cal.set(y,m,d);
                                cal.clear();
                                
                                
                                long time = nomDate / (60 * 1000); //to get in minutes
                                
                                cal.add(Calendar.MINUTE, (int) time);
                                
                                          
                                cal.add(GregorianCalendar.DATE, -2);
                                //cal.add(GregorianCalendar.HOUR_OF_DAY, -9);
                                //cal.add(GregorianCalendar.MINUTE, -59);
                      
                                return cal.getTime();
                           }
                      So this returns still the right date (2 days offset! )but with wrong time. Still i get actual time + 9 hours...
                      What am i doing wrong?

                      Best regards,

                      ak
                      • 8. Re: Getting date and time from microsoft date
                        807599
                        My adding minutes approach was wrong, as it may overflow due to int parameter type.
                        Using epoch's time in milliseconds and building a Date directly seems to be a better approach:
                            protected Date getDate(long minutesFrom1900) {
                        
                                // Set-up Microsoft's "epoch"
                                Calendar c = Calendar.getInstance();
                                c.setTimeZone(TimeZone.getTimeZone("UTC")); // or whatever Microsoft's epoch timezone is, 
                                                                            // but I guess/hope it uses UTC (or GMT)
                                c.set(Calendar.YEAR, 1900);
                                c.set(Calendar.MONTH, Calendar.JANUARY);
                                c.set(Calendar.DAY_OF_YEAR, 1);
                                c.clear();
                                
                                // Obtain required millisecond values
                                long epoch1900      = c.getTimeInMillis();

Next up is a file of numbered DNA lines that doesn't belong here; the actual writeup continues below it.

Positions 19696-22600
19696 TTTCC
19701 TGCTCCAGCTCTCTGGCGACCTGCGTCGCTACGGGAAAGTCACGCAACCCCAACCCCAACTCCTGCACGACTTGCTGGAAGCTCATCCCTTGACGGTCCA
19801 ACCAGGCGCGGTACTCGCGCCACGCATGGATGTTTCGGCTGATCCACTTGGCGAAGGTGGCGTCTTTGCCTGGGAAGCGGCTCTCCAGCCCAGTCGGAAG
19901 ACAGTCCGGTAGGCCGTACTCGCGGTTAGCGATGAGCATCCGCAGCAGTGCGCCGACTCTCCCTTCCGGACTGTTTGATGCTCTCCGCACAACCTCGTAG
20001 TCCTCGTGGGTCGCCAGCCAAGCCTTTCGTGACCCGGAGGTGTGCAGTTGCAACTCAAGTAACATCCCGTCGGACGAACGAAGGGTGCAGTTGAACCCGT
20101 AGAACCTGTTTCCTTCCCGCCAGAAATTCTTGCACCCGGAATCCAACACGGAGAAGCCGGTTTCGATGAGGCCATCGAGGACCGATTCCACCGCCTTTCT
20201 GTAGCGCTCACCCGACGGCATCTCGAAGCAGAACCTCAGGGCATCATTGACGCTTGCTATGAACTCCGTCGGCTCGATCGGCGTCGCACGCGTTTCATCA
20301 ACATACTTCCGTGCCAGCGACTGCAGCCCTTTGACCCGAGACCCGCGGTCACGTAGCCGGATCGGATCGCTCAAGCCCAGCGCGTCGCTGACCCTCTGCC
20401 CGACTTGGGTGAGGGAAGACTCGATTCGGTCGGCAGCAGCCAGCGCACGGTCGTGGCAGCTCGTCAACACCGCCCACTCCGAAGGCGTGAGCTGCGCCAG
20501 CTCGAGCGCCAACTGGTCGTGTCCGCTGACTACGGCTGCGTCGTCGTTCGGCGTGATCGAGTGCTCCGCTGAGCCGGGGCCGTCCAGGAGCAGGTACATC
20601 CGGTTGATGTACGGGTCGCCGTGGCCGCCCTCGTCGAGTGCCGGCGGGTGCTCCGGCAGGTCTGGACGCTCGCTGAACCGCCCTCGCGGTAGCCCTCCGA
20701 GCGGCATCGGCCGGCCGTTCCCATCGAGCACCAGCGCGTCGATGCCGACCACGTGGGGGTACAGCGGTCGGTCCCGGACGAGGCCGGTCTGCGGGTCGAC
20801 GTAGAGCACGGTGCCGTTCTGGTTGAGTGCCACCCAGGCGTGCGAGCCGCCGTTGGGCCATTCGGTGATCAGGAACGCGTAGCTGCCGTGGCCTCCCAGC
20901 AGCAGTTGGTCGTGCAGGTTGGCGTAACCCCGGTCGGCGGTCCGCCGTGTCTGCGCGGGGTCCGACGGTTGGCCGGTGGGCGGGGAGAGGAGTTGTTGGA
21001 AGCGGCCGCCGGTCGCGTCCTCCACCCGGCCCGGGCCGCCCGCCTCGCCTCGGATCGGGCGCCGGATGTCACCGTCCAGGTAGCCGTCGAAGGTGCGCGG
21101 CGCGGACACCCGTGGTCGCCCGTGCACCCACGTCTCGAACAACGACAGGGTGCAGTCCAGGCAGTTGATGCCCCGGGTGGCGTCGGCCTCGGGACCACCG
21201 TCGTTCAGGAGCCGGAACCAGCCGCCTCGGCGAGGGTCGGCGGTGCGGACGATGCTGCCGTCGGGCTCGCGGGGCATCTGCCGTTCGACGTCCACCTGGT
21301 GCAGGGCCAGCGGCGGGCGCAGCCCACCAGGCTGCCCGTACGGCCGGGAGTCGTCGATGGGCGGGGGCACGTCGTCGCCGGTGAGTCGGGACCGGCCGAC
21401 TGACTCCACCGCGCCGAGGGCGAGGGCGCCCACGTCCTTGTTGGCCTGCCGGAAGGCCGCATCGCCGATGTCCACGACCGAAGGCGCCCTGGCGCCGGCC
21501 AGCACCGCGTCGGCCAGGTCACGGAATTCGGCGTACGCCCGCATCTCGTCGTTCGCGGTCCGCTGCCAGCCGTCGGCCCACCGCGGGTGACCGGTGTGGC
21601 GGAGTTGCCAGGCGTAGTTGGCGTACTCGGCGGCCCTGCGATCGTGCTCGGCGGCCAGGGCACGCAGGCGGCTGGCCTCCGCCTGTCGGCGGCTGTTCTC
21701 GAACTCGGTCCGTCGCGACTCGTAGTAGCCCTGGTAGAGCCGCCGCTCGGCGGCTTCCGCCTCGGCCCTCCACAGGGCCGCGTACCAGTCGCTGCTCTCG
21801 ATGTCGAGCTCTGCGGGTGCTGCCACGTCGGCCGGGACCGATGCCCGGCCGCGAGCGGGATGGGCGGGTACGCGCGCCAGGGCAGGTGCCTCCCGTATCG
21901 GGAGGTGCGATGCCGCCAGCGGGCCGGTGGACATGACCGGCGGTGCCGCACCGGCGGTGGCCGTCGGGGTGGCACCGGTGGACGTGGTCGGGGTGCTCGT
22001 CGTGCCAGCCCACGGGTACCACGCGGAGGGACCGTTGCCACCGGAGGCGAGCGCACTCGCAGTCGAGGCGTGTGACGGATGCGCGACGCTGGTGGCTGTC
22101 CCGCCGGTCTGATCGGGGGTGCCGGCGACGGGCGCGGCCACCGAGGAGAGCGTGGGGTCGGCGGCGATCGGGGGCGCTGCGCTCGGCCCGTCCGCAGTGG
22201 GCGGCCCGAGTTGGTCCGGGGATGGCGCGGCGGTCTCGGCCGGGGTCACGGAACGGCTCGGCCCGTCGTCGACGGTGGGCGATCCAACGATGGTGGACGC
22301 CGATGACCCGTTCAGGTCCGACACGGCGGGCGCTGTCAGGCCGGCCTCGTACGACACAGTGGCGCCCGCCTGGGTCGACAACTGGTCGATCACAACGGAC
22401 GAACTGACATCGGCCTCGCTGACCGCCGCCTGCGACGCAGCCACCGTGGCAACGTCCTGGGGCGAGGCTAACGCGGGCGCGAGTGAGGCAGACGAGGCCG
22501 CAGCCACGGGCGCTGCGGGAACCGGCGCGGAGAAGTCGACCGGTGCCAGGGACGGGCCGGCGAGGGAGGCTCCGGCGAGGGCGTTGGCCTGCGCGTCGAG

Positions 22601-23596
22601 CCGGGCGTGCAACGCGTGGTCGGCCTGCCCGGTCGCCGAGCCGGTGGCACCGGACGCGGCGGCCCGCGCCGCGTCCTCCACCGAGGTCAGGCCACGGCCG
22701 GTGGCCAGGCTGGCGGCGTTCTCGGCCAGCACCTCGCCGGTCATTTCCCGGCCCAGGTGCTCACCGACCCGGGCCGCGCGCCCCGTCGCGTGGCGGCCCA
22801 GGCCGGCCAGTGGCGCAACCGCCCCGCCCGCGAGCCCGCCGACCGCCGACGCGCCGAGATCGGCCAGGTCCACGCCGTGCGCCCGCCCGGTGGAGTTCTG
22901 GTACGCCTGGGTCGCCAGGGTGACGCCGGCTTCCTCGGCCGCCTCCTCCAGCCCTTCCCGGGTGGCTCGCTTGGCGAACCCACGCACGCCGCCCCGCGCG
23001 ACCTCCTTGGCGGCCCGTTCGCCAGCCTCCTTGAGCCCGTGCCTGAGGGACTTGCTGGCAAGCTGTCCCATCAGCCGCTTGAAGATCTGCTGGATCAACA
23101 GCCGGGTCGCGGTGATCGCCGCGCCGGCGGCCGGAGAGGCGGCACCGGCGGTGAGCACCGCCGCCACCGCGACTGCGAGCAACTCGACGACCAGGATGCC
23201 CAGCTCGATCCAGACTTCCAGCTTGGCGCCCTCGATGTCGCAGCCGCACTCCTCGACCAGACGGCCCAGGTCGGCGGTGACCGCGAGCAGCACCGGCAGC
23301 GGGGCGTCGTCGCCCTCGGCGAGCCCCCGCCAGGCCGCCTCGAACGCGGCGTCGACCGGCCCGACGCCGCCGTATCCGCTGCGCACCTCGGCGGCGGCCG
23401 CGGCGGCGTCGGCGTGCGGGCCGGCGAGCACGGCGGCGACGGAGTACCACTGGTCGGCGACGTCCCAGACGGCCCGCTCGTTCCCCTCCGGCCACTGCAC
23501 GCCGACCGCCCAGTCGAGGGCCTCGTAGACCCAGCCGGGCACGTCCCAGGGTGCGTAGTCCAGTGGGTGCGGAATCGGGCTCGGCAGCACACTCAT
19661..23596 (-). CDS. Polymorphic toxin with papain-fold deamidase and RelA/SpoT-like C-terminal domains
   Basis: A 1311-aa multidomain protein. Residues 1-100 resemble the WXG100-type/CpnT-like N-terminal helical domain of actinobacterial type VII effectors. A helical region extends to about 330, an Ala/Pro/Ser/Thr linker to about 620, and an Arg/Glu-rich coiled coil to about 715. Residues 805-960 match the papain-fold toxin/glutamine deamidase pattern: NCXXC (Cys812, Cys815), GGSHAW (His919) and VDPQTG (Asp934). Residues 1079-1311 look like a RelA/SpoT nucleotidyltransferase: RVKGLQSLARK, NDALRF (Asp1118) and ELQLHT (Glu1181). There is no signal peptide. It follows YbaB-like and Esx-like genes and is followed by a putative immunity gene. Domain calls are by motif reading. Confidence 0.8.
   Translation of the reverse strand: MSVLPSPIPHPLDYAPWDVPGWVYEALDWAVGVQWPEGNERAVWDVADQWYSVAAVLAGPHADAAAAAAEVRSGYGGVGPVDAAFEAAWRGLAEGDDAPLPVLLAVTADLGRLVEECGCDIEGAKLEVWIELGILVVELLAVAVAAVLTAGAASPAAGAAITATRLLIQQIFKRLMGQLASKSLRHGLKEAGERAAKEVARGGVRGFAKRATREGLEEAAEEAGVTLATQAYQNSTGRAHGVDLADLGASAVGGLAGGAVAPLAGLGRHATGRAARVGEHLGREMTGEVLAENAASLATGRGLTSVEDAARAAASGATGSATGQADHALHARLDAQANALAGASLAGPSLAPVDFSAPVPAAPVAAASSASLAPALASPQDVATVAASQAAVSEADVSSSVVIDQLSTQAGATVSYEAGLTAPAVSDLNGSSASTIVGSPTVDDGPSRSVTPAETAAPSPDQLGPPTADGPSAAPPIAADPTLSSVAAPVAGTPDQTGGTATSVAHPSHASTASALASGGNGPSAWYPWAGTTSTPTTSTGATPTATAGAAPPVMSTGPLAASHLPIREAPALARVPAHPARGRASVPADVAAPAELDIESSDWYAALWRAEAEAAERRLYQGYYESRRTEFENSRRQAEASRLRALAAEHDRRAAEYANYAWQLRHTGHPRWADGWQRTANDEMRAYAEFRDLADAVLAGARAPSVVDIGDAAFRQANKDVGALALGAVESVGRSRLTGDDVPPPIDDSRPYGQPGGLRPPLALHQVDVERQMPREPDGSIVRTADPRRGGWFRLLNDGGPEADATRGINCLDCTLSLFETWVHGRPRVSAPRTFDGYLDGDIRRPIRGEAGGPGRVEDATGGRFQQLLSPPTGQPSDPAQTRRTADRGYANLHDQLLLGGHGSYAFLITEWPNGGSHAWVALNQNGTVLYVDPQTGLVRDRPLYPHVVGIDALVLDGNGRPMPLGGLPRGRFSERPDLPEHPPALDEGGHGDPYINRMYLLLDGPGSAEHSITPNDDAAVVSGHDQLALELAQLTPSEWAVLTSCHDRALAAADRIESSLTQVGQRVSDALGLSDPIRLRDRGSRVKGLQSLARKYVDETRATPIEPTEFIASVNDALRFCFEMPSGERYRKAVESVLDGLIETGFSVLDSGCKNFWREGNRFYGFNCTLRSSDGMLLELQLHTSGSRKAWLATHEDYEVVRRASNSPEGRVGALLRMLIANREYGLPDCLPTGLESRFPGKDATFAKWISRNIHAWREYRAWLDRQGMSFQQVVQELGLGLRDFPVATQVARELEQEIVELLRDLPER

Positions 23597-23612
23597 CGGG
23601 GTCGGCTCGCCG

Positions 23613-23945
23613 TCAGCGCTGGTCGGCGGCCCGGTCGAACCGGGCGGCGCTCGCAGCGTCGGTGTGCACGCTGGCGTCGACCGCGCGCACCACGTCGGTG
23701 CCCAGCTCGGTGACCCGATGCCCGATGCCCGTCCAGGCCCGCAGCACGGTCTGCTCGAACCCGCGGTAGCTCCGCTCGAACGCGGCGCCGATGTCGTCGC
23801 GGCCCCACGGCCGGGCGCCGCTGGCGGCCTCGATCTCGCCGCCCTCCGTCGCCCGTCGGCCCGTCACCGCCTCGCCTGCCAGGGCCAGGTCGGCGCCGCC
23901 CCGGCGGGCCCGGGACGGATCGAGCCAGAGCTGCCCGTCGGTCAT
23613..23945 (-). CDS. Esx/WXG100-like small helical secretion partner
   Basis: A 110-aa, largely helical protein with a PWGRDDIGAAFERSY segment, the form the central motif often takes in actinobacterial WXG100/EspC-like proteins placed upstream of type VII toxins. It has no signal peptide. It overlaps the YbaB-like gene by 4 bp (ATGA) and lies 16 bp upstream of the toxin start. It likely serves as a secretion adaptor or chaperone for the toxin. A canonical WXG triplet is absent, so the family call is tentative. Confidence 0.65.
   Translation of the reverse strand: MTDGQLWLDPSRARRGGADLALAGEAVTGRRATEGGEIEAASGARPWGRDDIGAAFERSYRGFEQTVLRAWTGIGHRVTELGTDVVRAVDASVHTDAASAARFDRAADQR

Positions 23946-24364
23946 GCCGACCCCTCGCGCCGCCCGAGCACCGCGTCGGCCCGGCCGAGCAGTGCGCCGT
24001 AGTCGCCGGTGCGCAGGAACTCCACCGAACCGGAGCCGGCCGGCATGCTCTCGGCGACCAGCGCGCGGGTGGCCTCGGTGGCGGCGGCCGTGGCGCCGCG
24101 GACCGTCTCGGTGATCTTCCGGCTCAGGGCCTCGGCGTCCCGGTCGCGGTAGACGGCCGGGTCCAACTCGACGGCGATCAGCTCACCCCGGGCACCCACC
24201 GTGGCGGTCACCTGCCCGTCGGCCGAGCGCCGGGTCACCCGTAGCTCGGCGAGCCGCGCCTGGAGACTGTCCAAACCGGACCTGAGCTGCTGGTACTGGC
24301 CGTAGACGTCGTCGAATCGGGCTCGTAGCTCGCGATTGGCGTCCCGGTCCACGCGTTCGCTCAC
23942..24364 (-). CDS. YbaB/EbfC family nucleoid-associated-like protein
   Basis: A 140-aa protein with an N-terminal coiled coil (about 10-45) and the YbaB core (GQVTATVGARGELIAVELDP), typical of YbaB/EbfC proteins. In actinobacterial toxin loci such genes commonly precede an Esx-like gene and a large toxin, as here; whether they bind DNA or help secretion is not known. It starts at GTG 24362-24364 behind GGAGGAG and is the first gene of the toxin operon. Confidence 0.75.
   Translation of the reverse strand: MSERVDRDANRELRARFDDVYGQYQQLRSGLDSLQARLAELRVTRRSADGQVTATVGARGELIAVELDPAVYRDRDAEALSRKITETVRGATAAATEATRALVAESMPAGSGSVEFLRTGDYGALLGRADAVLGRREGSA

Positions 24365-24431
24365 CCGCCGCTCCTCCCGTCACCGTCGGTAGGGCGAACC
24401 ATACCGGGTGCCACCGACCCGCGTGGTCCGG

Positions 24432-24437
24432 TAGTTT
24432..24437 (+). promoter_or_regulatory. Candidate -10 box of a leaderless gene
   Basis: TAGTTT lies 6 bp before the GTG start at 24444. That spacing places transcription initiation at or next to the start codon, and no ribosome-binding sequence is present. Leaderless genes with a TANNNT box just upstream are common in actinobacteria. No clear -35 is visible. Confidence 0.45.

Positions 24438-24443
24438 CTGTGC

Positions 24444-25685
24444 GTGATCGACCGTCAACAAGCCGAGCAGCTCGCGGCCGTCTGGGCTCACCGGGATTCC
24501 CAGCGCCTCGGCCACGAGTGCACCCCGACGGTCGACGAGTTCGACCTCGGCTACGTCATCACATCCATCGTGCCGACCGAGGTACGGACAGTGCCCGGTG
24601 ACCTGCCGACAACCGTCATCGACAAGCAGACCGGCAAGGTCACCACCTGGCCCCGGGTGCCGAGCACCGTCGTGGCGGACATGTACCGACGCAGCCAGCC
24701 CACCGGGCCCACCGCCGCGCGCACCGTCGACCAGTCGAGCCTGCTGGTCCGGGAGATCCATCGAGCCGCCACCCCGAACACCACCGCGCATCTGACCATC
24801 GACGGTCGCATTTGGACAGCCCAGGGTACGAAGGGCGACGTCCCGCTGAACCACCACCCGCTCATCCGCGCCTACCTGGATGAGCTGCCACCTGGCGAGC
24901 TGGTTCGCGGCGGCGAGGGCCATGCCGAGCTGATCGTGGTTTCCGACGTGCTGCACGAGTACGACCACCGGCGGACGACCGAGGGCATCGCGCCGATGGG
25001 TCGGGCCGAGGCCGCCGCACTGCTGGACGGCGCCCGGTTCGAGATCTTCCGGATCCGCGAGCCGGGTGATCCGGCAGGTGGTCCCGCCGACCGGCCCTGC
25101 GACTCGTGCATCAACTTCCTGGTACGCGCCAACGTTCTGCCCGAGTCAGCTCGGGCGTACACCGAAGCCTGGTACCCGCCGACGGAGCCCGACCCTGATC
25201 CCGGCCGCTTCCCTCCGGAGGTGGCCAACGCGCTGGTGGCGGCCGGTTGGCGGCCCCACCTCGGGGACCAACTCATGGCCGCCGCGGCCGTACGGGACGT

long millisFrom1900 = 60000LL * minutesFrom1900;
                                
                                // Create corresponding Date instance
                                return new Date(epoch1900 + millisFrom1900);
                            }
                        • 9. Re: Getting date and time from microsoft date
                          807599
                          Hi Tim,

                          YES! That was the right way! Thanks for that. Working with dates and times seems to be a little bit tricky every time. Now i get the right time!

                          One thing: Why do i get 2 days offset? For date i get 05.01.2006 but it should be 03.01.2006. Any idea for that?
                          • 10. Re: Getting date and time from microsoft date
                            807599
                            One thing: Why do i get 2 days offset? For date i get
                            05.01.2006 but it should be 03.01.2006. Any idea for
                            that?
                            Note that if you're talking about the value 55757940, it should represent year 2076, not 2006.
                            Anyway, a difference of two days is a lot. The only thing I can think of is that the two systems have different calendars, leap days or something.
                            I guess you have to investigate further...
                            Good luck,
                            Tim.
                            • 11. Re: Getting date and time from microsoft date
                              807599
                              Hi Tim,

                              yes, thats why: Microsoft date is since 1900 java calculates with time from 1970...

                              Thanks a lot,
                              best regards,

                              ak